The Role of Race/Ethnicity and Gender in the Association between Inadequate Sleep and Hypercholesterolemia
|Alethea N Hill1, Natasha J Williams2, Idoko Salifu2, Chimene Castor3, Jenna Gibilaro3, Samy I McFarlane4 and Girardin Jean-Louis2*|
|1College of Nursing, Adult Health Nursing Department, University of South Alabama, USA|
|2Center for Healthful Behavior Change, Division of Health and Behavior, Department of Population Health, NYU Langone Medical Center, USA|
|3Department of Nutritional Sciences, Howard University, USA|
|4Department of Medicine, Division of Endocrinology, SUNY Downstate Medical Center, USA|
|Corresponding Author :||Girardin Jean-Louis, Ph.D
Professor of Population Health, Center for Healthful Behavior Change
Department of Population Health, New York University School of Medicine
227 East 30th St, 6th Floor, New York, NY 10016, USA
E-mail: [email protected]
|Received December 05, 2014; Accepted March 16, 2015; Published March 26, 2015|
|Citation: Hill AN, Williams NJ, Salifu I, Castor C, Gibilaro J et al. (2015) The Role of Race/Ethnicity and Gender in the Association between Inadequate Sleep and Hypercholesterolemia. J Sleep Disord Ther 4:194. doi:10.4172/2167-0277.1000194|
|Copyright: © 2015 Hill AN, et al. This is an open-access article distributed under the terms of the Creative Commons Attribution License, which permits unrestricted use, distribution, and reproduction in any medium, provided the original author and source are credited.|
Background: Evidence links aberrant sleep durations with elevated serum cholesterol levels or, hypercholesterolemia (HC), an established risk factor for coronary heart disease (CHD). Few studies have assessed the relationship between key sociodemographic indicators including gender and race/ethnicity and HC.
Methods: A total of 40,679 Americans who participated in the 2008-2009 National Health Interview Survey (NHIS) provided data for this cross-sectional analysis. Participants were recruited using a nationally representative cross-sectional household interview survey, which uses a multi-stage area probability design. Participants provided sociodemographic information, physician-diagnosed chronic conditions, and habitual sleep duration, categorized as <6 hours, or >8 hours, referenced to 7 hours. We used NHIS-provided weights to adjust for use of complex design.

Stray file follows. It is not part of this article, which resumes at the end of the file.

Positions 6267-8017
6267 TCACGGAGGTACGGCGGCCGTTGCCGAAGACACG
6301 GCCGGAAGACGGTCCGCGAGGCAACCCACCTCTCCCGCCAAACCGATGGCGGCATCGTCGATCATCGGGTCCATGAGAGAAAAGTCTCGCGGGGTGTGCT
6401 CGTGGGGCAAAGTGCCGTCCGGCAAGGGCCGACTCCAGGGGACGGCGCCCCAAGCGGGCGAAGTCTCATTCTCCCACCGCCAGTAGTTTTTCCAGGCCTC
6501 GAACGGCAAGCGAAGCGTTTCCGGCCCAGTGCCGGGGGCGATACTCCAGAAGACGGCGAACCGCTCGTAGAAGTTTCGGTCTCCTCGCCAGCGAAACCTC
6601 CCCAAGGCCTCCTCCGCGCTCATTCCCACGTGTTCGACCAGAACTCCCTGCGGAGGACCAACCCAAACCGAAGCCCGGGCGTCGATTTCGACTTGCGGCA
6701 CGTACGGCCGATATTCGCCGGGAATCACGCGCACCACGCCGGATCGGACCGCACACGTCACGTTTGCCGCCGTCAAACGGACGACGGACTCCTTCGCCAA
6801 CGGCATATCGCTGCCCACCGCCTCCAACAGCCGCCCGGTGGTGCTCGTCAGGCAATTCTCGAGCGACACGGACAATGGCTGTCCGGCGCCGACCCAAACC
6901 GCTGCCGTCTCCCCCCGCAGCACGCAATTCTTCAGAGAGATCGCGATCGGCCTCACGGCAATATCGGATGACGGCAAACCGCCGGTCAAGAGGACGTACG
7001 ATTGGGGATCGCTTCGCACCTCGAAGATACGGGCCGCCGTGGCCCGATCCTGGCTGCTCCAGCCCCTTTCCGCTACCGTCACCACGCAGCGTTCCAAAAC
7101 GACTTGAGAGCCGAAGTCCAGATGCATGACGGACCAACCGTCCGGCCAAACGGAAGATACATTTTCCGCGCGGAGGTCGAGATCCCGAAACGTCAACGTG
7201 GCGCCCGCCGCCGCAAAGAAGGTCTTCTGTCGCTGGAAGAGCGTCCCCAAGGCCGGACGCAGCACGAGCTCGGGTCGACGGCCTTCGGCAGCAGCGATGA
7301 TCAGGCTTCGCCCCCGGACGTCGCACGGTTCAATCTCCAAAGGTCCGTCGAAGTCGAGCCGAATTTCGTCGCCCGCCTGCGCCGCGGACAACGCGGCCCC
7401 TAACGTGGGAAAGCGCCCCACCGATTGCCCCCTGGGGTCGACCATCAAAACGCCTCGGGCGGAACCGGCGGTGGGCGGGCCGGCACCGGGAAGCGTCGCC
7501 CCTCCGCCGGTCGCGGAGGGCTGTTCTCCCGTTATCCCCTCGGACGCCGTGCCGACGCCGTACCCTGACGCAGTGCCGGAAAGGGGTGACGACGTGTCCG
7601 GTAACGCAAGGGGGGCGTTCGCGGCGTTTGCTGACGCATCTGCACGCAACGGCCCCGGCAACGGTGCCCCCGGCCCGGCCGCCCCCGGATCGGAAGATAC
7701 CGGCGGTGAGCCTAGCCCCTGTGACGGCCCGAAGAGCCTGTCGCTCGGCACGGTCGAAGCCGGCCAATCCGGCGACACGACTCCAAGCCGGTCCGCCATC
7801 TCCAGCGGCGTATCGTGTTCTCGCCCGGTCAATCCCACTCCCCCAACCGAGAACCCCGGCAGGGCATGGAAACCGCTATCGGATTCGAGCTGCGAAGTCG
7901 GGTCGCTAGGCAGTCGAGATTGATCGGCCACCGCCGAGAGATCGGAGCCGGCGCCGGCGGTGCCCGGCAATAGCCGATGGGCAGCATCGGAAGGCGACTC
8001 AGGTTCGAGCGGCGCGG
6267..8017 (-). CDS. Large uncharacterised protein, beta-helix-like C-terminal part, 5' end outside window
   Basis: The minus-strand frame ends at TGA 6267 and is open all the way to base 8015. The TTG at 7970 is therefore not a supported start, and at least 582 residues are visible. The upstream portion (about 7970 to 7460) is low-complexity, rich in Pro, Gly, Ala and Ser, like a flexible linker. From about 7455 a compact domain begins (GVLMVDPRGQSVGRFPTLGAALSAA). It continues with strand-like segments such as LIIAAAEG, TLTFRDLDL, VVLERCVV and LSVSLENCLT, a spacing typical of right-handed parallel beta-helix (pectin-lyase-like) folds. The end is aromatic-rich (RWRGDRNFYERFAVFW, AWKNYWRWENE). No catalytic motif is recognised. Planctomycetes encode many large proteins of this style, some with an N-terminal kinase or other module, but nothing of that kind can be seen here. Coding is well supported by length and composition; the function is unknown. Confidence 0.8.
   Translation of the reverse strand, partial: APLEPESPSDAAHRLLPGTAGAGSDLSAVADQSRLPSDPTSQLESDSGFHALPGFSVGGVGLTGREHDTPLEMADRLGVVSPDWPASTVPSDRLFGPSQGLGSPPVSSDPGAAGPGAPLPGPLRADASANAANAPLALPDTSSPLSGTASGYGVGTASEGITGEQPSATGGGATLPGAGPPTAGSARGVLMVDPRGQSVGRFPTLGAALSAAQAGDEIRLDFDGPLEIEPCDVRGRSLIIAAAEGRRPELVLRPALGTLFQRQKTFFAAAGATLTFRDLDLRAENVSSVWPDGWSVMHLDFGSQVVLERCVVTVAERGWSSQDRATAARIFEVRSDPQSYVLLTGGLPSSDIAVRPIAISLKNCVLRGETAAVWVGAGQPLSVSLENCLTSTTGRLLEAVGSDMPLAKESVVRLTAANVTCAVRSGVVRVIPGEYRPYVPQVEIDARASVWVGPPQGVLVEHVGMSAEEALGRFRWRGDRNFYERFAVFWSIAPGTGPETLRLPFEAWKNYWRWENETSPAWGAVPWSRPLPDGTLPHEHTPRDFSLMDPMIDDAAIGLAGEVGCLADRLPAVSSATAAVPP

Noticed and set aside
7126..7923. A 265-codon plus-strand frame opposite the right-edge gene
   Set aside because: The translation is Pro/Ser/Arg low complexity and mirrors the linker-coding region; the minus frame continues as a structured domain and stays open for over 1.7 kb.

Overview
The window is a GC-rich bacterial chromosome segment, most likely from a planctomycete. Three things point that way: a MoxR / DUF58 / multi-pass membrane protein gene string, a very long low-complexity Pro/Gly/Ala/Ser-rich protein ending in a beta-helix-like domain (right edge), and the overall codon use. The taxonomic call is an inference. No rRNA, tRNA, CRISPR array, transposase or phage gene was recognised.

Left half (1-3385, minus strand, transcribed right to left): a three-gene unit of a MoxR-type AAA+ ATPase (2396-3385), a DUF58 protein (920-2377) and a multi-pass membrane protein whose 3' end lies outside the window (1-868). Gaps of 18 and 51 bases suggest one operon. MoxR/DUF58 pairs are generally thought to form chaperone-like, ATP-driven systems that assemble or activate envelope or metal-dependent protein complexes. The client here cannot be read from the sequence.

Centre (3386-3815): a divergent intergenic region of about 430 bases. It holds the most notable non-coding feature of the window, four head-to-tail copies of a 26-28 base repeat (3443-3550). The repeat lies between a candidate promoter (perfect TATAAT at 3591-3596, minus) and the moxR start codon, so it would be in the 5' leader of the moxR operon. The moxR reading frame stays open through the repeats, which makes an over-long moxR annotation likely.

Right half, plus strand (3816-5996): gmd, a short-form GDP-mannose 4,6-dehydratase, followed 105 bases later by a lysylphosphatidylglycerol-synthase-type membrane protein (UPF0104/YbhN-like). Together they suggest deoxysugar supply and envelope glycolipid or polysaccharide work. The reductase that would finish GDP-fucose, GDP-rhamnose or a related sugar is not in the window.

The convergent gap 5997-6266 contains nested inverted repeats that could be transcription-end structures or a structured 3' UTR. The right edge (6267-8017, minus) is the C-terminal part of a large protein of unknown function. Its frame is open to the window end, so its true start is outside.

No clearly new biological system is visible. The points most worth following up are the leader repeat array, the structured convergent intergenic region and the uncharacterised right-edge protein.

Results: Of the total sample (n=40,679), 85% reported their race/ethnicity as non-Hispanic white and 15% as non-Hispanic black; 56% of the participants were female. Adjusted logistic regression analyses showed significant association between sleep duration and presence of HC among blacks, but not among whites. Blacks reporting short (<6 hours) or long sleep durations (>8 hours) had a greater risk of HC relative to blacks sleeping 7 hours habitually [OR=1.12, 95% CI: 1.11-1.13; OR=1.13, 95% CI: 1.12-1.14; p<0.001, respectively]. Black females reporting short or long sleep duration had greater risk of reporting HC compared with black males sleeping 7 hours [OR=1.11, 95% CI: 1.10-1.11; OR=1.10, 95% CI: 1.10-1.10; p<0.001, respectively].
Conclusion: Our study supports the relationship between inadequate sleep and traditional risk factors for CHD, namely, HC. Future lifestyle interventions should consider the role of sleep in addressing CHD risk and CHD morbidity.